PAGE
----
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Bordeaux 2010 begins at Château Malartic- Lagravière

Over the river, through the woods, and across a roundabout is how myself and team K&L arrived in Bordeaux not too long ago.  The occasion? The Union des Grand Cru des Bordeaux was holding its annual en primeur week, where wine professionals and press from around the world descend upon the region to taste the newest vintage before the wine or prices are released.

From April 5-7th, tastings were held throughout the region and included the communes of Graves,  Pessac-Leognan, Listrac-Medoc, Haut-Medoc, Margaux, Pauillac, Saint-Estèphe, Sauternes & Barsac, Saint-Emilion and Pomerol. As you can already imagine, a lot of young, full-bodied 2010 Bordeaux was going to be tasted. And we were ready for it!

Bordeaux 2010: I will be filling you in on some of the highlights of this amazing, once in a lifetime trip. It was my first time to Bordeaux, and I am grateful to have been invited to participate with and learn from the best (this is a shout out to Clyde B. and Ralph S.).

Here is my tweet on the 2010 vintage: Bold, rich fruit, with a rich mid-palate. Ripe, yet tannic structure with impressive acidity. Built for the long haul. Prices will be off the hook for classed growths.

Let the tasting begin!

Our first stop was at Château Malartic-Lagravière, located in the commune of Pessac-Léognan.  Just beyond the magnificent chateau and estate vineyards, the tasting hall was in full swing with paticipants lining up to sign in and grab their i.d. badges.

Once inside, the best of Graves and Pessac-Leognan were in attendance.  At this first tasting I had the opportunity to taste approximately 40+ wines from throughout the region.

The vineyards of Château Malartic-Lagravière

Domaine de Chevalier, Château La Louviere, Château Haut-Bailly; these were several of my top picks for the region in 2010.  In the next few days and fresh off the press, K&L Wine Merchants  will release its annual Bordeaux vintage and tasting report which will include a detailed vintage report as well as tasting notes on the hundreds of wines that were tasted throughout this trip. I will be sure to include a link when it becomes available!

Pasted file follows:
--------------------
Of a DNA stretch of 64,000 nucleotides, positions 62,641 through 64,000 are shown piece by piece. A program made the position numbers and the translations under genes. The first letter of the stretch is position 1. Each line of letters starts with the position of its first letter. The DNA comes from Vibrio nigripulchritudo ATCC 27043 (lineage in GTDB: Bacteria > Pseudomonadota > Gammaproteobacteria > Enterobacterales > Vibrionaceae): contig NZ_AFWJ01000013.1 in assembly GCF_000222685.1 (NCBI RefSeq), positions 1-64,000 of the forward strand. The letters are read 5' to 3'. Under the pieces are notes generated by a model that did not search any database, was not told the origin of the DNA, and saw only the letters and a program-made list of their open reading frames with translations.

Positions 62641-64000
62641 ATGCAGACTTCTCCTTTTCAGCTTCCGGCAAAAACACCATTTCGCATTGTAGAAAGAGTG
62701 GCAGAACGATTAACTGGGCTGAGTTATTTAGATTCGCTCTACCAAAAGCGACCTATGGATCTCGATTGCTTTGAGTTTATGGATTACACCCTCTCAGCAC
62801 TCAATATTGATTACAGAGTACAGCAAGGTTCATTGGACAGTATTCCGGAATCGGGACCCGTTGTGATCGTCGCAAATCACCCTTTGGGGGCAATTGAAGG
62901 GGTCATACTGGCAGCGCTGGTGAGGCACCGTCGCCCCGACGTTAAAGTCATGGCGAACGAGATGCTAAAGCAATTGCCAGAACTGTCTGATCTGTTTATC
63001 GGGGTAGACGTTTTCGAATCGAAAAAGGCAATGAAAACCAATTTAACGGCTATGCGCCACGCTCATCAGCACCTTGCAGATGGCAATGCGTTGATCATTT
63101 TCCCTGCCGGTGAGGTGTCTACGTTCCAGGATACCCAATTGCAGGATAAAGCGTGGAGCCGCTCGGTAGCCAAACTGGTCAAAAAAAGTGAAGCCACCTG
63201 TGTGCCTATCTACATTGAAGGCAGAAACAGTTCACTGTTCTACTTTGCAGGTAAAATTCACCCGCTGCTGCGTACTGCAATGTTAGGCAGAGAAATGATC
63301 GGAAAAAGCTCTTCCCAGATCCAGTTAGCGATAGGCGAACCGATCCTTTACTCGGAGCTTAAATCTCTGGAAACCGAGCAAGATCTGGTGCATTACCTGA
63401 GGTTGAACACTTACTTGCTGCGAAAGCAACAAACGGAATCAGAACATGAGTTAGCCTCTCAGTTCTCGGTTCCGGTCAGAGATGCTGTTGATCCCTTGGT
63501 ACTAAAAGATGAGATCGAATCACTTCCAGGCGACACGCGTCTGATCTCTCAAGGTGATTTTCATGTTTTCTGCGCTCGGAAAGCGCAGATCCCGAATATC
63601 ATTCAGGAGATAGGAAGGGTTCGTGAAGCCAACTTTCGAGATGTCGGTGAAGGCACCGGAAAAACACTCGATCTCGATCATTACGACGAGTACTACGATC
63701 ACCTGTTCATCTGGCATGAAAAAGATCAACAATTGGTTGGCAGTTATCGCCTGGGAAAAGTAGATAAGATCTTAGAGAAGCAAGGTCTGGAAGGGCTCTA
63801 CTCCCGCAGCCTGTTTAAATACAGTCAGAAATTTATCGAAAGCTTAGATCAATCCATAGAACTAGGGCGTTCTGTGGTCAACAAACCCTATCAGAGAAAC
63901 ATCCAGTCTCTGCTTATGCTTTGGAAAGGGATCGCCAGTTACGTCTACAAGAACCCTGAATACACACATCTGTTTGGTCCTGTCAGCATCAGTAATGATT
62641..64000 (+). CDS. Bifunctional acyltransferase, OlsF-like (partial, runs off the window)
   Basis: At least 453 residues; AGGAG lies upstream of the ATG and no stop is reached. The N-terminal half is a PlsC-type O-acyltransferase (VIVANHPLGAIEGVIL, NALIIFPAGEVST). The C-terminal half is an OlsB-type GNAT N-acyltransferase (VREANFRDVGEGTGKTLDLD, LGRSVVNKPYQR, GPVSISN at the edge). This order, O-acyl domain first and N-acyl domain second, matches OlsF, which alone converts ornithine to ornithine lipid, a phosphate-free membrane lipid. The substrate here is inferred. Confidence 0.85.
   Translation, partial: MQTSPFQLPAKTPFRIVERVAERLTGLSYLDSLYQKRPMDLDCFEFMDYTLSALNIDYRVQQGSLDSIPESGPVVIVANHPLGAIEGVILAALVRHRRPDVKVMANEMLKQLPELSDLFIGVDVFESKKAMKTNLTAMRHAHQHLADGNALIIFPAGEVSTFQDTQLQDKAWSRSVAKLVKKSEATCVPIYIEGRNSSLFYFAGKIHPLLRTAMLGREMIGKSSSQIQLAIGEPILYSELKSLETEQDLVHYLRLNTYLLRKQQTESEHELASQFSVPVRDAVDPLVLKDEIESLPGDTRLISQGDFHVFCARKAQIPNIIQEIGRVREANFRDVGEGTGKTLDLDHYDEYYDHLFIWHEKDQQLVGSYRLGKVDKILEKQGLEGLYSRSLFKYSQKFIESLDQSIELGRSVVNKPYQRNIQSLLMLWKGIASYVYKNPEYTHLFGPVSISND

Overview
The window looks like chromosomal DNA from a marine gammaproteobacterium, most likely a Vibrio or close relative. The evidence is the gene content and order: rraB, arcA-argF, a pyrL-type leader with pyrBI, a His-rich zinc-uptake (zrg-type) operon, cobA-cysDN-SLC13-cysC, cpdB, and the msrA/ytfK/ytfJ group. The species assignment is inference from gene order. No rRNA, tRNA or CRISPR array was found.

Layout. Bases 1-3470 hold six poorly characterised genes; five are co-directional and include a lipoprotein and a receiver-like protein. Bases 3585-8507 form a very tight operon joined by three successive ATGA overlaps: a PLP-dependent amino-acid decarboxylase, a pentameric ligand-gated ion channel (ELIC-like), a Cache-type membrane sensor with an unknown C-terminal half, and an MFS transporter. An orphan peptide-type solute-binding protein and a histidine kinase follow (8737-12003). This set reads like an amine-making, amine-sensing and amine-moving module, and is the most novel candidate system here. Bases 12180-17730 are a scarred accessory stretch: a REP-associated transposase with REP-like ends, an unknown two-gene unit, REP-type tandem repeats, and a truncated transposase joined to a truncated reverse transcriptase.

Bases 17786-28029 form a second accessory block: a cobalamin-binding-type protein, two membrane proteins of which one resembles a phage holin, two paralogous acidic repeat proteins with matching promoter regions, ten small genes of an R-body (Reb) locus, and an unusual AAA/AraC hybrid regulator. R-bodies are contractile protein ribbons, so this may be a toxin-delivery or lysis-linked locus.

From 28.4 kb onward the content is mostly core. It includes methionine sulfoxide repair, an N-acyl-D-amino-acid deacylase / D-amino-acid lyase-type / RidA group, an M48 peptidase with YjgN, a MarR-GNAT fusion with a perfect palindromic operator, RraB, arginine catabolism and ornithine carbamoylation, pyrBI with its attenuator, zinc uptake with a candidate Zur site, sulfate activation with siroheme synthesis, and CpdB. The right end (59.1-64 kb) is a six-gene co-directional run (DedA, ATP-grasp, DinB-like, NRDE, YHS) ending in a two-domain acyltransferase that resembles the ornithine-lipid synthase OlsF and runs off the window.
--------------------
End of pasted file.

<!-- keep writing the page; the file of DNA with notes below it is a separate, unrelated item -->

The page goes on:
Hospitality by Barry Flanagan at Chateau Smith Haut-Lafitte

After knocking out this first tasting, our stomachs were grumbling. One cannot live on wine alone! So we hopped back into our 8 person passenger van and high-tailed it over to Château Smith Haut-Lafitte.

Displayed amongst the vines and throughout the estate are wonderfully evocative sculptures from artists around the world.  The gigantic rabbit/hare seen above and named “Hospitality” is the work of Welsh sculptor Barry Flanagan.

Clyde Beffa a.k.a. the MWB contemplating a stay at Les Sources de Caudalie..

In addition to a world winery, the grounds are home to Les Sources de Caudalie, a first class spa and retreat.  Les Sources also boasts two delicious dining venues. La Grand’Vigne, which presents the ultimate in fine dining spa cuisine, and La Table du Lavoir, a more casual bistro style restaurant where Clyde had reserved a table for lunch that day.

Enjoying a break in the action @ La Table du Lavoir

Clyde, Kerri, Mark, Alison sat down to casual an oh so civilized lunch before heading back out for a second round of tasting that afternoon.

And what to drink with such a delicious lunch? (I ordered the beef carpaccio with vegetables and hazelnut and the sea bream a la plancha). How about a bottle each of 2006 Château Malartic-Lagravière Blanc and 2007 Smith Haut Lafitte Rouge?

Believe it or not, our group tried to keep our lunch and wine consumption on the light side as a) we had to drive to our next destination b) there was indeed some great wine to be tasted, and we needed to be “on point” to do so. Our plan was to meet up with a second group of K&L folk who had just arrived from Paris.

We finished lunch with a delicious lemon tart, a couple of canelé. I fortified myself with a shot of espresso and then we were off to an afternoon of tastings at Château Pape Clement and Château Haut-Brion.

For more photos of lunch at La Table du Lavoir, please check out Les Photos on the right hand side bar.

 

More to come from Bordeaux 2010!

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California dreamin: Yosemites majestic Half Dome

It’s a winter wonderland out here in the mountains of California! This picture that I recently snapped of Yosemite’s Half Dome is, as you can see, was covered in snow on a recent trip that I took to the mountains with my friends Keelyn, Kelly and Kirk.

The 3 Ks: Kelly -Kirk- Keelyn

What was on the agenda for that weekend? Snowshoeing, cooking, and appropriate wine pairings with one of my favorite styles of wine. I affectionately call them, those Bitey mountain wines!

Why bitey? Because wines in this category hail almost exclusively from cool climate and (yes) mountainous regions, that often provide them with a solid spine of bracing acidity and snap so to speak.

A portal to a winter whites and wines...